Had been planning to revise one of my Clarion stories (The Fourth Monkey) but haven’t made much progress with that.  Basically starting it from scratch again.

Have also been doing a lot of reading recently.

I read Jeff Vandermeer’s Booklife, which is one of the most useful books on writing I’ve ever read.

Been reading some YA fantasy novel.  Philip Reeve’s Mortal Engines (which has a really cool premise), Brian Selznick’s The Invention of Hugo Cabret (beautiful book), James Owens’ Here, There Be Dragons (interesting premise, but the characters weren’t that engaging) and China Mieville’s Un Lun Dun.   I love Mieville’s other books and while there are some cool things in here, it felt way too long for me.

Also read some more behavioral economics books (why do people do strange things) - Tim Harford’s The Logic of Life and Dan Ariely’s Predictibly Irrational.  Both fascinating.

I read Darkly Dreaming Dexter by Jeff Lindsay.   This is the first of the Dexter books.  I’m a big fan of the TV series and the book was really enjoyable as well.  I think the ending of the first series of the TV show was better than the book’s ending.

Plus some Japanese history books.  Now I know all about warrior monks. :-)

Originally published at Aidan Doyle. You can comment here or there.

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This week I got my 200th rejection letter.  It was for a story I’d originally written long ago (1998) and revised over the years.  I did a major revision after Clarion, and since then it’s earned me a couple more rejection letters.  I suspect it soon shall be confined to the Abandoned section of my writing folders.

I submitted my first story to a magazine way back in 1991, when I was still at high school.  I like keeping records of things, so I’ve kept track of the number of submissions (both fiction and non-fiction) I’ve made for every year since then.   I’ve also kept track of the number of rejection letters.  It’s at least an indicator that I’m still working on my writing.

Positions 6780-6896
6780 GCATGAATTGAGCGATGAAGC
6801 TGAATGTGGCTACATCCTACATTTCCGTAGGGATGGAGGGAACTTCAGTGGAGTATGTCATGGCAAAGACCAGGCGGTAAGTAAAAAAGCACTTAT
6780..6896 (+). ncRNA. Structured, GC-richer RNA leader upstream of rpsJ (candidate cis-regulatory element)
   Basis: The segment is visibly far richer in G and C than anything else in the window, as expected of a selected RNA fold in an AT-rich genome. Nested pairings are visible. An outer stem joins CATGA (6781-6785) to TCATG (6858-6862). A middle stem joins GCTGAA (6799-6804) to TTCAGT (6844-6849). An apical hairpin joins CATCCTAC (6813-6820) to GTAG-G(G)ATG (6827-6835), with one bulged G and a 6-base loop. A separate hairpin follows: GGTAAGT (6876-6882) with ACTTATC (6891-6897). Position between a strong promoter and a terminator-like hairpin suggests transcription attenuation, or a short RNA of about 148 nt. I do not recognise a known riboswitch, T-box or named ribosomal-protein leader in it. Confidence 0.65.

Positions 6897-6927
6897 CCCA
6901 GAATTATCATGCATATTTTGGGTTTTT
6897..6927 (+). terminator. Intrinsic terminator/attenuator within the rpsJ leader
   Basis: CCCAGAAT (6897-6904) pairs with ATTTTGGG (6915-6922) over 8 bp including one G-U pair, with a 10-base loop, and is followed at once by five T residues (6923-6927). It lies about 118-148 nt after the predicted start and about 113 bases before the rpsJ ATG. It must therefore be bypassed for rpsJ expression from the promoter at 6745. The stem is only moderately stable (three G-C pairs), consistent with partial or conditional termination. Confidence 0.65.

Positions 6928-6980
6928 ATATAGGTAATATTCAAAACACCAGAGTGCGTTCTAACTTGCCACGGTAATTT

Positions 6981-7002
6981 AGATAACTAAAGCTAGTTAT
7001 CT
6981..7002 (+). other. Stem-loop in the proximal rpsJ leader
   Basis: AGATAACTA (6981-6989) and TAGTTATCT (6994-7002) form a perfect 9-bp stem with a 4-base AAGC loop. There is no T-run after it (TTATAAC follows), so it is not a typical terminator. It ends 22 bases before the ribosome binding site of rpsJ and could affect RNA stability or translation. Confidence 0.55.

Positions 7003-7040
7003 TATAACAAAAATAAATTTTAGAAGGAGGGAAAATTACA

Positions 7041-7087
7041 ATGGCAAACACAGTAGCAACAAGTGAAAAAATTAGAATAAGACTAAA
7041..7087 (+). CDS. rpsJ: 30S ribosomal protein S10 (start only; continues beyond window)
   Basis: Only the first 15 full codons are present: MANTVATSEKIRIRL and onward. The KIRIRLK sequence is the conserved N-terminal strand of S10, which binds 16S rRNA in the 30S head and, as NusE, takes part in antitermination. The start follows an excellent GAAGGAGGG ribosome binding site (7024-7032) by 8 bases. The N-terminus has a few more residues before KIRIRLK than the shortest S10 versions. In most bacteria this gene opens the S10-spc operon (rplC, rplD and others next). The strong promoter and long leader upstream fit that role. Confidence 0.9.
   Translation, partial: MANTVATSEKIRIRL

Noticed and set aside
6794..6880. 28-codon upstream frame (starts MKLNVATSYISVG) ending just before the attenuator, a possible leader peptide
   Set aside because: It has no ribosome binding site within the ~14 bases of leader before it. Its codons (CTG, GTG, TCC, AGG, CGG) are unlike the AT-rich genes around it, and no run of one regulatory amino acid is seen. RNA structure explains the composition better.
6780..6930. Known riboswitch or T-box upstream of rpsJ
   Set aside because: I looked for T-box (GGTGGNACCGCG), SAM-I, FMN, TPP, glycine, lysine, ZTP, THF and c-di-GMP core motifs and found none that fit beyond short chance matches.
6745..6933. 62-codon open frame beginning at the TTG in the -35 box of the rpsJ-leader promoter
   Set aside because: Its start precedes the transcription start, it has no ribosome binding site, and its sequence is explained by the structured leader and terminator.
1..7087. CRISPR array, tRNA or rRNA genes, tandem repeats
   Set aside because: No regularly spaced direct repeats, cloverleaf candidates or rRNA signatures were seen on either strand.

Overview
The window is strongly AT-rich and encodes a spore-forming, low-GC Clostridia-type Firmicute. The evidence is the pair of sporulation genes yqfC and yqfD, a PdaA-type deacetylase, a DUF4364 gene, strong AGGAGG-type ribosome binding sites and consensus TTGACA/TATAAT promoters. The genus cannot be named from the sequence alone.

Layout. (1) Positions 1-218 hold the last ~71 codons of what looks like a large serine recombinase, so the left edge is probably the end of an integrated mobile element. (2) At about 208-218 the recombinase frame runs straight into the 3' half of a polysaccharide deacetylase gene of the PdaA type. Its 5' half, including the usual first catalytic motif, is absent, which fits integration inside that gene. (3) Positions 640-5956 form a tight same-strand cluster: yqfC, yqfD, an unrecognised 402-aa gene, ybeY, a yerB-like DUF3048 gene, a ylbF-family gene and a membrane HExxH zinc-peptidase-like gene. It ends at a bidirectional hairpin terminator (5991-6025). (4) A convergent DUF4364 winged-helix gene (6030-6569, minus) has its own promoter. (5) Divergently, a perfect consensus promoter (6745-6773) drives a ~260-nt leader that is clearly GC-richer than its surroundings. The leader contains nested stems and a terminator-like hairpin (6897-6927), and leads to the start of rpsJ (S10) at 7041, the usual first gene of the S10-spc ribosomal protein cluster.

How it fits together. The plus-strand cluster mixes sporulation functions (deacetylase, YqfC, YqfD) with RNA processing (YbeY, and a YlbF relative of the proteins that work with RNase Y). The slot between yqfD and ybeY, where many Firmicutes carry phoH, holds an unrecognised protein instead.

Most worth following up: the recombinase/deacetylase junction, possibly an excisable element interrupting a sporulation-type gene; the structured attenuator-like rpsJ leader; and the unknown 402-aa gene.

I’ve also been doing a bit of reading in the last month.  After seeing the Watchmen movie I read the graphic novel, which I was suitably impressed with.

I read Ian McDonald’s Brasyl, which was a very ambitious book, but didn’t really grab me.  I’ve been to Brazil a couple of times and I’m really interested in Latin America, but found the novel’s characters hard to sympathise with.  And I’m a bit tired of reading stories where Frank Tipler’s Omega Point plays a role.

I read Summer Knight by Jim Butcher.  It’s the fourth Harry Dresden novel, and as usual, was a fun, enjoyable read.

I read Vampire Loves by Joann Sfar.  It’s a quirky graphic novel about a vampire and his relationship problems.  The start was great, but it started to drift a bit after that.

I’m halfway through Accelerando by Charles Stross.  Amazing ideas but hard to get into.   It’s a good example of why some people prefer fantasy to sf and why some people prefer sf to fantasy.  Me, I love both genres.  A sample paragraph:

New discoveries this decade include the origins of the weakly repulsive force responsible for changes in the rate of expansion of the universe after the big bang, and on a less abstract level, experimental implementations of a Turing Oracle using quantum entanglement circuits: a device that can determine whether a given functional expression can be evaluated in finite time.  It’s boom time in the field of Extreme Cosmology, where some of the more recherche researchers are bickering over the possibility that the entire universe was created as a computing device, with a program encoded in the small print of the Planck constant.

Freakonomics by Steven Levitt & Stephen Dubner is one of the most interesting and thought-provoking books I’ve read in a long time.  The topics it covers -

* Chapter 1: Discovering cheating as applied to teachers and sumo wrestlers
* Chapter 2: Information control as applied to the Ku Klux Klan and real-estate agents
* Chapter 3: The economics of drug dealing, including the surprisingly low earnings and abject working conditions of crack cocaine dealers
* Chapter 4: The controversial role legalized abortion has played in reducing crime. (Levitt explored this topic in an earlier paper entitled “The Impact of Legalized Abortion on Crime.”)
* Chapter 5: The negligible effects of good parenting on education
* Chapter 6: The socioeconomic patterns of naming children

Originally published at Aidan Doyle. You can comment here or there.